Wait and see attitude prevails for Mifid firms

Daily news headlines

LONDON – Research from IT services company Atos Origin has concurred with the general sentiment in the market that most financial services firms in Europe are not ready to compete in the new market that will emerge post the implementation of the Markets in Financial Instruments Directive (Mifid), which comes into effect on 1 November 2007.

Atos Consulting, the business consulting arm of Atos Origin, found that investment in Mifid compliance is well below expectations with most firms staunchly keeping to ‘wait and see’ mode before allocating precious resources to new systems and controls, and business practices compliance with the new Mifid regulations.

Atos Consulting analysed spending patterns at 15 investment banks and compared them with the cost model that the company first published in June 2005 and then adjusted in February 2006. The results showed that financial firms have spent 20-25% less than initially expected.

Significantly, rather than take advantage of the business opportunities Mifid present firms are viewing Mifid as a compliance exercise but in doing so risk losing their competitive advantage against those that move first.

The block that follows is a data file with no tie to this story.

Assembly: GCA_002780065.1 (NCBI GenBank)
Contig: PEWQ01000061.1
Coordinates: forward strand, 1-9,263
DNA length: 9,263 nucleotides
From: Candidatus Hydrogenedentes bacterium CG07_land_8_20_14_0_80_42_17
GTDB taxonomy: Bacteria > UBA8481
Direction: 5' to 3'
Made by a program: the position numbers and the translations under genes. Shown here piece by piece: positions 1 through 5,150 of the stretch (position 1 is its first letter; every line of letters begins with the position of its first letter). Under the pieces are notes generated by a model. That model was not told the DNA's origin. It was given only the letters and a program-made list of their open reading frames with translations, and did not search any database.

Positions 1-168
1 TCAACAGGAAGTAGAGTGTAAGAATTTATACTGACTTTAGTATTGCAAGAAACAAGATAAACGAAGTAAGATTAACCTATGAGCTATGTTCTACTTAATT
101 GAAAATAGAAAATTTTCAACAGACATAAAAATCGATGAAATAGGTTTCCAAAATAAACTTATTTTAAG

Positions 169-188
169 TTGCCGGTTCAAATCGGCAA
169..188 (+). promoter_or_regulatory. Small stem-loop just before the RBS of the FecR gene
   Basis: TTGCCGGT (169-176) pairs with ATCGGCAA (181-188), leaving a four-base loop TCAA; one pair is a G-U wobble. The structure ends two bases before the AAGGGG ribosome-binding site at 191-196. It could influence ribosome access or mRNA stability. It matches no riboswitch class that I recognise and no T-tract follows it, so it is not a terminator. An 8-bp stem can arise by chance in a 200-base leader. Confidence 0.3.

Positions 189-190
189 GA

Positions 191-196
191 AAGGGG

Atos surmises that if the fragmentation of the market occurs soon after the implementation of Mifid, companies that have not invested in new technology such as smart order router systems will either be pushed out of the market or be forced to refocus their business.

Jeremy Bryson, senior vice president for financial services at Atos Origin, set out in a e-conference this week that change is already underway even though half of Europe is late in amending national laws to incorporate Mifid. New trading venues, such as Chi-X, are capturing market share from the traditional players and European exchanges are reporting a 50% - 120% increase in 2007 trading volumes over 2006 levels with an average 20% smaller trade size.

Bryson argued that to thrive in the post-Mifid market, organisations need to differentiate their policies and demonstrate best execution through publication of trade statistics. Furthermore, he claimed that financial firms need to maximise their order flow volume and reduce marginal transaction costs to maintain their competitive advantage.

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